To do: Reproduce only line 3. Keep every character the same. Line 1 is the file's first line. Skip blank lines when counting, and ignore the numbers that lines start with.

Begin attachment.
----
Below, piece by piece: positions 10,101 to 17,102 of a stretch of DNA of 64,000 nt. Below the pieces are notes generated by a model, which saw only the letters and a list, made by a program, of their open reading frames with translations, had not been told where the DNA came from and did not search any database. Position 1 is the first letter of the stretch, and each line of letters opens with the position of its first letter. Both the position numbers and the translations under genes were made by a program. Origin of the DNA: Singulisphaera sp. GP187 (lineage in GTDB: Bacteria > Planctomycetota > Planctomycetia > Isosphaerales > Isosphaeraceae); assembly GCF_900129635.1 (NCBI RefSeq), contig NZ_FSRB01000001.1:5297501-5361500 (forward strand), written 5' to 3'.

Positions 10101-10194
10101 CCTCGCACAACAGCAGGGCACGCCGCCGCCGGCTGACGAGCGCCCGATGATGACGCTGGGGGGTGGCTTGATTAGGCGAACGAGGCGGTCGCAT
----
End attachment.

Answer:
10101 CCTCGCACAACAGCAGGGCACGCCGCCGCCGGCTGACGAGCGCCCGATGATGACGCTGGGGGGTGGCTTGATTAGGCGAACGAGGCGGTCGCAT